Hillsboro's newest public art project is 'shear' fun
It only takes two shakes of a lamb's tail to be a part of it
It was an old-fashioned barn-raising last week on the lawn outside the Walters Cultural Arts Center.
Well, sort of.
Artist Jed Berk and a few helpers took on the wind and a few downpours, deciphering a thick packet of plans for assembling a greenhouse that eventually became a barn for a flock of whimsical little sheep. Made of foam core.
Fifty of them, to be exact and a larger-than-life mama sheep to keep watch over the flock.
Its all part of a new public art project that kicked off last weekend, Champion Flock of Weed Eaters.
The project invites the public to become urban shepherds, so to speak, and take the sheep out into the wide, wide world of Hillsboro to explore, photograph and hopefully have a little fun along the way.
Over the course of two months, the sheep can be checked out of their barn just like a library book for 24 hours. People are encouraged to take photos with the sheep wherever they go parks, school businesses and post them on Instagram with the hashtag #SheepOnTheGo.
Hillsboro Public Art Program supervisor Valerie Otani hopes folks will populate Instagram with innovate, creative, silly, serious and just plain fun photos for all to enjoy.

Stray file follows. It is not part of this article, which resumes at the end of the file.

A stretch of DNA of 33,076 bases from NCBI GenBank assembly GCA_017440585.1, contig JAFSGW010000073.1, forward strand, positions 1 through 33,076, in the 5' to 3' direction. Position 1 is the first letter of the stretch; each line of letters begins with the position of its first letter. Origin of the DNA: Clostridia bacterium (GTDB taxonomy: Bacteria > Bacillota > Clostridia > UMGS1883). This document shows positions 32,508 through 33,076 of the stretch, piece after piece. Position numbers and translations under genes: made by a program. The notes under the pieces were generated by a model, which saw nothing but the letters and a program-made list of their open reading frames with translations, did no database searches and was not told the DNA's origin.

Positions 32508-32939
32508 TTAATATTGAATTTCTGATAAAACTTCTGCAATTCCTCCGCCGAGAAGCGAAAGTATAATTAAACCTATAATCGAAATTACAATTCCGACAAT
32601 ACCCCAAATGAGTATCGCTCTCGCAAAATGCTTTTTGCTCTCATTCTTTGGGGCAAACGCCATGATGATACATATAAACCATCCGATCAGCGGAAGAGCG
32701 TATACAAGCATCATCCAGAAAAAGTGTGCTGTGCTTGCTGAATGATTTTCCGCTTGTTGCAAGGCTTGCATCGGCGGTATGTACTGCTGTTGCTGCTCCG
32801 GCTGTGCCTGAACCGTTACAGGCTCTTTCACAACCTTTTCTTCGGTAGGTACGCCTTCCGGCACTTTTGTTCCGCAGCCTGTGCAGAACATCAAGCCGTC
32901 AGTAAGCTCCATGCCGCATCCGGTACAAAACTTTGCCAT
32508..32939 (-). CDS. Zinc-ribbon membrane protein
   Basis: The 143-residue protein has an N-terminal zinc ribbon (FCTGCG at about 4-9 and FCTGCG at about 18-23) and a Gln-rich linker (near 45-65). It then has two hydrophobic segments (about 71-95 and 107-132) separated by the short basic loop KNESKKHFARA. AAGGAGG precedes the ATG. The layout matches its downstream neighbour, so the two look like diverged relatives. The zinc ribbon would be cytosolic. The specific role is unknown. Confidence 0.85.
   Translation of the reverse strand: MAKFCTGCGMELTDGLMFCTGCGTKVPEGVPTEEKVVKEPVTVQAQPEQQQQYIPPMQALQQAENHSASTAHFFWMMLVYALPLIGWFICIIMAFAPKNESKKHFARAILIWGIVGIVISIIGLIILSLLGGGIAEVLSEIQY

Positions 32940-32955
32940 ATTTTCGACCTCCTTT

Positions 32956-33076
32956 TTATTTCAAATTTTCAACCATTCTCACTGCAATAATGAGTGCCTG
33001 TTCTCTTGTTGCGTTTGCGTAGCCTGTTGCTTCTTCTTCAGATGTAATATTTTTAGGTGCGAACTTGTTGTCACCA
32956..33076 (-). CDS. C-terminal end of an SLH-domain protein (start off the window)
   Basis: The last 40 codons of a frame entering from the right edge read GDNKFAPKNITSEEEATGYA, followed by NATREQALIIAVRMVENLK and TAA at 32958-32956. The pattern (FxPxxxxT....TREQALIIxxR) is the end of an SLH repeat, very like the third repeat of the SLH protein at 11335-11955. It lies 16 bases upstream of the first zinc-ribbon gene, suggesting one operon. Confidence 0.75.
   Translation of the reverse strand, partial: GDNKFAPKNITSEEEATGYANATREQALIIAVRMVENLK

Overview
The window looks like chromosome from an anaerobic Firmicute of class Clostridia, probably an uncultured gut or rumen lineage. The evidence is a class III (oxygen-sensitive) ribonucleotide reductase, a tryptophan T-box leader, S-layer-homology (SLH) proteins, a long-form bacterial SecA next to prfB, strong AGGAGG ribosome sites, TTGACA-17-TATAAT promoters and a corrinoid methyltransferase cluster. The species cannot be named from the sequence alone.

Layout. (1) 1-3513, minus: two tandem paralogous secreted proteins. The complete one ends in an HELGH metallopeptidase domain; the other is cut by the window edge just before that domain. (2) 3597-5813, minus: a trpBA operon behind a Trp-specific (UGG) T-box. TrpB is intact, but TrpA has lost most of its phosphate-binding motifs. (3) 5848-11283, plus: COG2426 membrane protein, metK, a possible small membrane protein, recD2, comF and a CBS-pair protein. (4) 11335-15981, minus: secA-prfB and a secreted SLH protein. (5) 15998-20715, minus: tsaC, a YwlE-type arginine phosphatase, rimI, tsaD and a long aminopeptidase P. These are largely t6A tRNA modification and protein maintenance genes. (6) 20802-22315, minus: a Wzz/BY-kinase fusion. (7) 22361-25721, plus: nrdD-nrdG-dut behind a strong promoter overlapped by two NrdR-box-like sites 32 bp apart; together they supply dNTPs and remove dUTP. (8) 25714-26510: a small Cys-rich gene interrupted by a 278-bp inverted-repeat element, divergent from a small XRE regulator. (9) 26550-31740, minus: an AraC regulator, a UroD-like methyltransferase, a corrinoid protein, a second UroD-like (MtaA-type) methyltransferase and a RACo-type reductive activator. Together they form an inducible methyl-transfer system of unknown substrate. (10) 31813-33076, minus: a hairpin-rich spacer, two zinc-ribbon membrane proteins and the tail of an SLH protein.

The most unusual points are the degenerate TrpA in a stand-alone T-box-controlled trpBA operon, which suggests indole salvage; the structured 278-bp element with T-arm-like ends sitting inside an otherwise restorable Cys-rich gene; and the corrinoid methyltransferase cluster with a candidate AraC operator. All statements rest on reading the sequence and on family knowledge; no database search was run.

The album of images will become a community scrapbook, showcasing highlights of Hillsboro and giving a glimpse of the creative minds of local residents, Otani said.
Hillsboro is the perfect community for this, she added, while holding the still-wobbly walls of the greenhouse under construction.
Several years ago Otani and her colleagues began discussing ideas for an interactive art project that could include any and all residents of the city, young and old. Thats when she found Berks flock. The project won a national award from Americans for the Arts in 2011.
Berk, a Los Angeles-based artist, originally created the project five years ago for San Jose, Calif. There, the barn was a little different and the whole set-up was slightly more complicated. Reflecting on that project, Berk said, Instagram didnt even exist. Phone cameras werent nearly as common. So along with the sheep, they loaned out cameras.
Berk hopes Hillsboro residents will tuck a sheep under their arm and venture out to explore the city, and share that experience with one another.
Using sheep, he said, references the relationship between shepherd, sheep and land. The artwork reclaims our collective human responsibility for the environments we create and inhabit.
Otani said theres already been lots of interest and excitement surrounding the project.
People began contacting us immediately when word got out about the project.
The people of Hillsboro are so open and enthusiastic, she said.
The project is part of Hillsboro Arts Month, a full month of performances, exhibitions, open studios and events that will be packed into a rich month of arts and culture, she said. (See special insert in this weeks paper).